Major League Baseball on Wednesday announced a new policy regarding the way it will collect and share information about team lineups and umpire assignments. The goal, MLB says, is enhancing integrity, however the net effect of the changes, the actual intent and how it might impact sports bettors, sportsbooks and fantasy players alike, is as yet not completely clear (to this author, at least).
ESPN’s David Purdum posted MLB’s statement, which reads:
“We are updating a number of our procedures to reduce integrity risks associated with the expansion of sports betting in light of the Supreme Court’s ruling last May. One new procedure is that we now ask Clubs to submit starting lineups in a uniform fashion in order to reduce the risk of confidential information being ‘tipped.’ This approach mirrors those of international sports leagues in more developed betting markets.”
Longtime, respected baseball writer-reporter Peter Gammons, shared earlier:
Per MLB's gambling deal, managers have been told their daily lineups must 1st go to Commissioner's Office, not to PR, not to media. "I'm really bothered by this," one manager says. It's OK to not field he best team, for service time reasons, but lineups 1st must go to Vegas.
— Peter Gammons (@pgammo) March 6, 2019
A source says MLB objects to the notion that the change is “per” MLB’s deal with MGM Resorts International, which designated MGM as the league’s official gaming and entertainment partner. However, signs point to the reality that this move may be motivated by the MGM deal, as well as the commercial deal MLB executed with sports betting data provider Sportradar in February. Through the deal, MGM sportsbooks will have access to MLB’s official data feed, provided by Sportradar.
The flow of MLB official data
MLB insists the lineups will be published to everyone — the media and gaming entities alike — at the same time. But what does this mean?
The new procedure requires that clubs submit the lineup card directly to the league, before publishing it anywhere else. Fifteen minutes later, teams are free to publish lineup information in the fashion they choose, which may be the same as it always has been — on social media.
So, those with access to the feed — MGM and other sportsbook clients, as well as media members who work alongside a team’s PR staff — will be the first to know lineups and umpire assignments. MGM and other sportsbooks paying Sportradar (or subsidiary Betradar) may adjust their betting lines and prices accordingly. Of course, team officials providing the lineup info, indeed useful information to bettors and fantasy players, will obviously also know what’s in the lineup cards.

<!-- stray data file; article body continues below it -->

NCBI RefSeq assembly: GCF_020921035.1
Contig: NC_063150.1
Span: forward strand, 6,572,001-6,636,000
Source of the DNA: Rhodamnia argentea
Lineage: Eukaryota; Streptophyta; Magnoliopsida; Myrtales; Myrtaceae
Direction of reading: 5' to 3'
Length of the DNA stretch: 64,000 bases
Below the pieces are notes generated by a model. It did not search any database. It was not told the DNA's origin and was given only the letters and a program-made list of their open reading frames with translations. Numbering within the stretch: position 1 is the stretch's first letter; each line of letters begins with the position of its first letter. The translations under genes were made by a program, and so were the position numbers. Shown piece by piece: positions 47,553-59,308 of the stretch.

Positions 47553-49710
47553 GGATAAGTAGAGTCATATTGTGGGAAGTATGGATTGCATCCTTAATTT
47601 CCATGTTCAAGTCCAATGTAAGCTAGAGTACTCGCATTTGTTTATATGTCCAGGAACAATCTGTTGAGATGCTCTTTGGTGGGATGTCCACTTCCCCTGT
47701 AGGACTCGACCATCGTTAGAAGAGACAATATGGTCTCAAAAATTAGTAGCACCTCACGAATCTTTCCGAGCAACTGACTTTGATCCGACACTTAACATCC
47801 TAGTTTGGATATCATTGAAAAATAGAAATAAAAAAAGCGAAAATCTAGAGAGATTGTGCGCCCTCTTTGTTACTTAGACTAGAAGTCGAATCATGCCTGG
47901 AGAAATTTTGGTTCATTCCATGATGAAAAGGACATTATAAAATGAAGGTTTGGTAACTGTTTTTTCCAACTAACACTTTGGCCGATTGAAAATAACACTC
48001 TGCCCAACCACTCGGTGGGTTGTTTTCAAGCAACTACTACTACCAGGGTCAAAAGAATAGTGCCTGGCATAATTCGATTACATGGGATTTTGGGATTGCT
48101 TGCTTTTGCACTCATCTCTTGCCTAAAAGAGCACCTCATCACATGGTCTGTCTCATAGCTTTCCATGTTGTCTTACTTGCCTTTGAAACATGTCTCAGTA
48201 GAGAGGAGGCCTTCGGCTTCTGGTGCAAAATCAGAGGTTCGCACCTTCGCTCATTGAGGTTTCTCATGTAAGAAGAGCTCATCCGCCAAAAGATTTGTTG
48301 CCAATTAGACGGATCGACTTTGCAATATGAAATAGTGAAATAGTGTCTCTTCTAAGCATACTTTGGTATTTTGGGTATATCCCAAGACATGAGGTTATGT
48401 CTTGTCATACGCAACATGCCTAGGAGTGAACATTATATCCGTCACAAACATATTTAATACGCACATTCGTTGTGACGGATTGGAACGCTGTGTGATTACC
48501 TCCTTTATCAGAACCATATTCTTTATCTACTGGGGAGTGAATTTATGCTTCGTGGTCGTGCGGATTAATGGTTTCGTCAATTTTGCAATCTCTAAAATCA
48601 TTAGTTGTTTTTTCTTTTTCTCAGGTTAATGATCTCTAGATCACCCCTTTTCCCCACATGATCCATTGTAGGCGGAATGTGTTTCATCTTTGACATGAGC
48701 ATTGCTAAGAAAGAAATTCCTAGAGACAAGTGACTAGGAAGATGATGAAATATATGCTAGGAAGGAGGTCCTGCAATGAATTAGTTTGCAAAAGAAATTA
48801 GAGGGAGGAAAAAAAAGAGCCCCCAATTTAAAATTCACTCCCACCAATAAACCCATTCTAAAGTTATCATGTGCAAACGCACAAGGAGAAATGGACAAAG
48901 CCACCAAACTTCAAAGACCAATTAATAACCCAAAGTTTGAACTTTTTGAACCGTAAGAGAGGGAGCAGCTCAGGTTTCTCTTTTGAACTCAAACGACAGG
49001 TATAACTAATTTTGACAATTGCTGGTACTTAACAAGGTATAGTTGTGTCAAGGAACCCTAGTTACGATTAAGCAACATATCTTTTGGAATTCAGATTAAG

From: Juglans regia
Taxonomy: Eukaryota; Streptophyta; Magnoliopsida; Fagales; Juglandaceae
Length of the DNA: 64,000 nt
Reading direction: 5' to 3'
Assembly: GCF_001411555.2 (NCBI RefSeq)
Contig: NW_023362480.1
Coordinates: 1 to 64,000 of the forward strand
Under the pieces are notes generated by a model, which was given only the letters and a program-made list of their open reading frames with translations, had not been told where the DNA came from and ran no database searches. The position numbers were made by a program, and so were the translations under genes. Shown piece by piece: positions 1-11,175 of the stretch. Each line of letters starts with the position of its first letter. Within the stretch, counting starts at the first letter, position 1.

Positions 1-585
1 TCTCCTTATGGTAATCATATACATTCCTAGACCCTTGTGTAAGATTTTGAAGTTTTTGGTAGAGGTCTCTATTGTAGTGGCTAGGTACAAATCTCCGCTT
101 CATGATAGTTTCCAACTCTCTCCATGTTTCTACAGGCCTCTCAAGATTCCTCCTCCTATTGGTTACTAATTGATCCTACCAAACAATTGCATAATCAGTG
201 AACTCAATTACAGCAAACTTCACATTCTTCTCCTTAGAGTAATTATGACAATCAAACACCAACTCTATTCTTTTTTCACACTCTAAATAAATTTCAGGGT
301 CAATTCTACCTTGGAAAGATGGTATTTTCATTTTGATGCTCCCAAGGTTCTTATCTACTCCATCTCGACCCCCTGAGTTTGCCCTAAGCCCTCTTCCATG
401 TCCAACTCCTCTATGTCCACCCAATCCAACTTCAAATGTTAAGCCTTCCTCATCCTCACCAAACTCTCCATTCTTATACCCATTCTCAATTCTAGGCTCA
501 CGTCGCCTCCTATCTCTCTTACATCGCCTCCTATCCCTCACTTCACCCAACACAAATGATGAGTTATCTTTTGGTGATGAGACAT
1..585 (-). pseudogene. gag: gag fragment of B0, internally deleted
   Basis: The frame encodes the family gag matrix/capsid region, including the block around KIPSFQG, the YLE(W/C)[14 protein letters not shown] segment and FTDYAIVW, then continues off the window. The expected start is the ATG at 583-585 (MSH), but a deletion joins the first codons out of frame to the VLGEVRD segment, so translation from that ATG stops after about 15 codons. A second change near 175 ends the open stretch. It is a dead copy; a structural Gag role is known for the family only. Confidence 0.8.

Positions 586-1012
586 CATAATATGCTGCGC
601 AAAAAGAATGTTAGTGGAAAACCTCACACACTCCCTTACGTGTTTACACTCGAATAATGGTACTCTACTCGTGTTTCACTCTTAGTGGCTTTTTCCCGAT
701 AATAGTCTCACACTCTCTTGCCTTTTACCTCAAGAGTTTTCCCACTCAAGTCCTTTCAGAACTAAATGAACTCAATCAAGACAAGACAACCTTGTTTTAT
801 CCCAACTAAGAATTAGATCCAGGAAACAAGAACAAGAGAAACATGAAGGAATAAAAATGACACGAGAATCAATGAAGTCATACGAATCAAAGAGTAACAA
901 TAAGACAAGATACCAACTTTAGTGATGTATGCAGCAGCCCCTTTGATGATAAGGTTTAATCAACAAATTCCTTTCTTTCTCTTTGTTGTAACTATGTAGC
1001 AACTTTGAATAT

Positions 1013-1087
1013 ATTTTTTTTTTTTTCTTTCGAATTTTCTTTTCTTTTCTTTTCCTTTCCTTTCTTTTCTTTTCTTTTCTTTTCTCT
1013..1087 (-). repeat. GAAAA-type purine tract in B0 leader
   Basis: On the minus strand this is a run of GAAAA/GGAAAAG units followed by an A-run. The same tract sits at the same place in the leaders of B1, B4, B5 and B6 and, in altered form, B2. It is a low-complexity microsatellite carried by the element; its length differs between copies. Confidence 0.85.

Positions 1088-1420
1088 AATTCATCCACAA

A source says the public will learn lineup information at the same time as gaming partners, but there’s a built-in disconnect here. The public will be dependent upon media member(s) to get the information out. So that doesn’t change for the public. But Sportradar clients, i.e. oddsmakers, will never be at the mercy of another individual to relate the information. And from what I have gathered, bettors will not be able to purchase the feed. So that provides a clear advantage to Sportradar partners, such as MGM, which appears to be the point of this whole change.
The old days
In previous seasons, fans, bettors, and sportsbooks alike would monitor beat writer social media feeds and teams for lineup information. If a pitcher or position player is scratched, that changes, to a degree, the game’s outlook. Sure, this new policy standardizes things, but will lineup information be any less susceptible to being compromised now as a result of the change? It only creates a different universe of people with access.
Further, Action Network’s Darren Rovell reports that per sources, the “exact flow of how it will all operate is still being worked out.”
Sportradar employees will have early access to the data now. That has proven problematic in the past. Beat writers, I presume, will still see players stretching, or in the training room, or in the locker room, or not. Anyone in the chain between managers and the commissioner’s office will now have access, as well as anyone at an MGM book, and anyone else with a Sportradar feed (or from another non-exclusive MLB partner, of which there will be more).
Sportadar’s feed is much more valuable today than it was yesterday. Simple as that. Why? Because Sportradar is paying to be the league’s official partner.